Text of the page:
Receipts from the first quarter for the $15 tax on new bicycles have been tallied by the Oregon Department of Revenue.
As of May 16th, the agency says they’ve processed about $77,000 in bike tax payments. The tax went into effect on January 1st and first quarter receipts were due April 30th.
The first reporting of figures from the tax came last week from Bicycle Retailer and Industry News. They reported a total of $34,065 in gross receipts; but that figure was a bit premature because DOR had only started collecting payments last month. After the BRAIN story broke we contacted DOR asking for an updated number and an estimate of administrative overhead costs.
DOR Communications Operations Manager Joy Krawczyk clarified to us that, “The amount provided to Bicycle Retailer & Industry News was from our monthly agency financial statement and reflected bicycle excise tax payments processed as of April 30, 2018. April 30 was the due date for the first quarter of payments and returns for the new tax, so any payments we received just before, on, or after the due date may not have been included in our April financial statement.”
Krawczyk also shared that as of March 31st, the agency had spent $47,000 to administer the tax — or about 61 percent of the total collected.
When the bike tax worked its way through the legislature in 2017 as part of the $5.3 billion “Keep Oregon Moving” transportation package, the State’s Legislative Revenue Office estimated it would raise $1.05 million and cost $50,000 per year to administer.
After the first quarter it appears the bike tax is nowhere near reaching those expectations.
Just as an example, let’s say receipts average $85,000 per quarter — as more shops report and new bicycle types become eligible for the tax mid-June — and administrative overhead decreases to $35,000 per quarter as the agency smooths out kinks associated with the new tax. That would leave us with around $332,000 in gross receipts (one-third the expected amount) minus $152,000 in administrative costs (three times the expected amount), and $180,000 in net revenue (less than one-fifth the expected amount).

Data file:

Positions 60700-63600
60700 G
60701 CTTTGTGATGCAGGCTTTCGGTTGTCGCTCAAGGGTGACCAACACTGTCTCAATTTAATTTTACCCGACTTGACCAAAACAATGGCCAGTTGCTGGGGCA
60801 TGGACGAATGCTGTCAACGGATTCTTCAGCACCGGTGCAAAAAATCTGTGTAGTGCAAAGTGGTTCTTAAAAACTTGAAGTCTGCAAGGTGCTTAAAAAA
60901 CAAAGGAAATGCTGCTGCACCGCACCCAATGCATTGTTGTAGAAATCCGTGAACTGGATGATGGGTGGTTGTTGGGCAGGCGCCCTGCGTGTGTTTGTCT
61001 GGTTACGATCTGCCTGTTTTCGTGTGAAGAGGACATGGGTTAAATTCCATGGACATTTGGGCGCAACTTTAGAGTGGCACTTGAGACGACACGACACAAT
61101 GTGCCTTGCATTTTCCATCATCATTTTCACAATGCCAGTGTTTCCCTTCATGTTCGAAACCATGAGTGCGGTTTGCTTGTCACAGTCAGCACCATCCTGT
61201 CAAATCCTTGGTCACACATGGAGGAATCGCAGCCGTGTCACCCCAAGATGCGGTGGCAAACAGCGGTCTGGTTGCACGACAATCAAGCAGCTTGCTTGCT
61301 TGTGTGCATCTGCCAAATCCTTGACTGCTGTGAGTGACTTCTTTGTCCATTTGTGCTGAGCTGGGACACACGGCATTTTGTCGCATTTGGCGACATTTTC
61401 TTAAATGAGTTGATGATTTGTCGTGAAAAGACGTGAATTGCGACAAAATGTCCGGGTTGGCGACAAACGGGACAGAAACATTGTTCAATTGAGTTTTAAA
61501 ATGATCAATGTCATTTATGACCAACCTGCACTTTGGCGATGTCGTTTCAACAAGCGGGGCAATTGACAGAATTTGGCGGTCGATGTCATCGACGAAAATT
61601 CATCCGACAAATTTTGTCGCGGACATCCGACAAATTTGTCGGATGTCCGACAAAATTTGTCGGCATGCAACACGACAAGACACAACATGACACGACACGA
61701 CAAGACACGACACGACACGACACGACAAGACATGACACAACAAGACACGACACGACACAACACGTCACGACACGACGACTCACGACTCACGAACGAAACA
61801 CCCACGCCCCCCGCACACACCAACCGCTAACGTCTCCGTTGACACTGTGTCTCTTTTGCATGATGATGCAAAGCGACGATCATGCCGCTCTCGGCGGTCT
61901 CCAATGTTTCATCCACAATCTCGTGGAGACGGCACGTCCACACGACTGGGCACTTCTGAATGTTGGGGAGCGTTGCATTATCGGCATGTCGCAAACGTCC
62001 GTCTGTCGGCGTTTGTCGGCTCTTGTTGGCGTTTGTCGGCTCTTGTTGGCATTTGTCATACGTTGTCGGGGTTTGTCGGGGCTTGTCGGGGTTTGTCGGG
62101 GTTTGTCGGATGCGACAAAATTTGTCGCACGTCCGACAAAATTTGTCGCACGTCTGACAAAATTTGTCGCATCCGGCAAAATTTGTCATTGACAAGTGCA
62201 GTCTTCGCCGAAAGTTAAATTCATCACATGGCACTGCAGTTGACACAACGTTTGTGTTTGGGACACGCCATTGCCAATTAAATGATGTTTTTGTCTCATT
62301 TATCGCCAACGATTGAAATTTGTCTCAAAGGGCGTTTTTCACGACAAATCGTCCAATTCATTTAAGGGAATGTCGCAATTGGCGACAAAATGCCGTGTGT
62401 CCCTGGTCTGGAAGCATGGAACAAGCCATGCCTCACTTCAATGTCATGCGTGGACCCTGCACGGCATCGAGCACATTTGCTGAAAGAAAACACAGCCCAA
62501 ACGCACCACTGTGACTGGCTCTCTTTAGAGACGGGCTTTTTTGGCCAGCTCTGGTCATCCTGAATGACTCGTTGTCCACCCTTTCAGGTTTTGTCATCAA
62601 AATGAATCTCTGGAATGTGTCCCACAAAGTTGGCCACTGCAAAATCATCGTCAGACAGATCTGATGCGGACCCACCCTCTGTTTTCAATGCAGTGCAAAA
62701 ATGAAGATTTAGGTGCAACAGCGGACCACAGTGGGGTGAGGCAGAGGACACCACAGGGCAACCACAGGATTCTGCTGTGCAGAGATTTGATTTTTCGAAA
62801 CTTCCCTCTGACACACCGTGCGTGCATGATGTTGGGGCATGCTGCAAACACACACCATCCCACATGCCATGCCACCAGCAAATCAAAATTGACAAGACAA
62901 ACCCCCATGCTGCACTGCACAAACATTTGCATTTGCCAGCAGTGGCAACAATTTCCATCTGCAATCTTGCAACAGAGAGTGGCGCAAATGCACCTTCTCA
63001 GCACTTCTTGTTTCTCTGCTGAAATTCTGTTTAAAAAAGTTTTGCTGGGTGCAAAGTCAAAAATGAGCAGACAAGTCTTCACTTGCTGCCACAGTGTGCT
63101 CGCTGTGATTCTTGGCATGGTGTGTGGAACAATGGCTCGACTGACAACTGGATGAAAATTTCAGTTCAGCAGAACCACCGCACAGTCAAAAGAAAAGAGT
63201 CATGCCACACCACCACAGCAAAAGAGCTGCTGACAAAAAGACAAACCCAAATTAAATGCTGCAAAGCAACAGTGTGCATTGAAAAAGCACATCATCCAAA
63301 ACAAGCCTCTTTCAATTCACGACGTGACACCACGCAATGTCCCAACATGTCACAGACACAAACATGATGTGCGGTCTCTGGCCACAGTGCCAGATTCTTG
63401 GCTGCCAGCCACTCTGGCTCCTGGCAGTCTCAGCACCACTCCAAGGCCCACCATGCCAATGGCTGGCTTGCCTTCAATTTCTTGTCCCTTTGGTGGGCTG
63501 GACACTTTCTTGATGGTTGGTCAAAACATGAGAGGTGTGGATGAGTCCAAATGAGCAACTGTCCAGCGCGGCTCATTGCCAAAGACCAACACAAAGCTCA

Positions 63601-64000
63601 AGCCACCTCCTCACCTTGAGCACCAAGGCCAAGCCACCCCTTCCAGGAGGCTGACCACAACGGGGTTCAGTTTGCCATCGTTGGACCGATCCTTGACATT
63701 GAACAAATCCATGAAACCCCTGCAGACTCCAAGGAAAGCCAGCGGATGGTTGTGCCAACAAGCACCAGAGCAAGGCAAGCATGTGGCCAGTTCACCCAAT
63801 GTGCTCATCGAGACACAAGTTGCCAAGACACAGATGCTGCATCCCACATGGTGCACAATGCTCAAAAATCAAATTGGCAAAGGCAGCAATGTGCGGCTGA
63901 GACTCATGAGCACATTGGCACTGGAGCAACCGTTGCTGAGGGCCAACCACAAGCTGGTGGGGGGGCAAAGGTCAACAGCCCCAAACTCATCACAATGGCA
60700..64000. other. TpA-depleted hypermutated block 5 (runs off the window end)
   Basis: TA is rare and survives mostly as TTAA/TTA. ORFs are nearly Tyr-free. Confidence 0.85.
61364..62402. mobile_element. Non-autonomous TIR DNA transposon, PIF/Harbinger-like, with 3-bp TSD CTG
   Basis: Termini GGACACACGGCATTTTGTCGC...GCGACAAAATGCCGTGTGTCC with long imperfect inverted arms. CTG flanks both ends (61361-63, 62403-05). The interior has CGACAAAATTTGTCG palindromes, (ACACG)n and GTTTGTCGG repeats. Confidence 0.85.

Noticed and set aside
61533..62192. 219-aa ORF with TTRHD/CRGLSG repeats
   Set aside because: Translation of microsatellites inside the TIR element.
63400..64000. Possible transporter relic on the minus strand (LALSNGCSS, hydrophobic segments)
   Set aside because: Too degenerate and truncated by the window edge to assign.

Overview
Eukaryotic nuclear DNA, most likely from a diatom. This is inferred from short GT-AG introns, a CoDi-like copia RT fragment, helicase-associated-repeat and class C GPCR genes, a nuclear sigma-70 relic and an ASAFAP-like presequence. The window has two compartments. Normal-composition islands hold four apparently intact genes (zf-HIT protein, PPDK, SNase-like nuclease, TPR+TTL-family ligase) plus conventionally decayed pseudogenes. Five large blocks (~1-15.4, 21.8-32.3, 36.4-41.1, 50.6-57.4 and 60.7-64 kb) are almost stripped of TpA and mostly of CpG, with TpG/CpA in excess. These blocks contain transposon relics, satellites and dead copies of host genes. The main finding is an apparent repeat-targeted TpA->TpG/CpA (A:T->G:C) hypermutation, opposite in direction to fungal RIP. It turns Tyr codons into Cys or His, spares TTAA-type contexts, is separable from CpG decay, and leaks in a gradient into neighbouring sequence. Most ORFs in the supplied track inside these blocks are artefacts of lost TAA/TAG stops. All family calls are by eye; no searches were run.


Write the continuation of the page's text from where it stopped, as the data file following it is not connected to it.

Legislators have mandated that this revenue can only be used for projects outside the highway right-of-way like multi-use paths and trails similar to the I-205 or Springwater Corridor paths. If these current trends continue it appears the new bike tax would be a tiny pot that will have to be leveraged by other revenue sources and matching funds in order to build anything significant.
Hopefully the meager initial receipts reflect the slow part of the biking season. As sales pick up through summer (and don’t forget Christmas!), revenues from the bike tax are likely to rise.
Bike tax receipts for the second quarter (ends June 30th) are due July 31st. Stay tuned.
UPDATE: I asked Krawczyk if admin costs were higher because this is a new tax. Here’s how she responded:
“The initial costs to stand up a program are higher than the costs to administer it long-term due to initial system configuration costs and the additional staff time needed to assist taxpayers in understanding the requirements of the new tax program. We expect to start seeing a decrease and then stabilization in administrative costs starting around the 12-month mark, but this is dependent upon whether there are additional changes to the law and the impact of those changes on the administration of the tax.”
UPDATE 5/23: In a presentation to the Joint Committee on Transportation at the state capitol today, DOR Operations & Policy Analyst Xann Culver said 111 bicycle retailers have registered and 83 filed returns as of March 16th.
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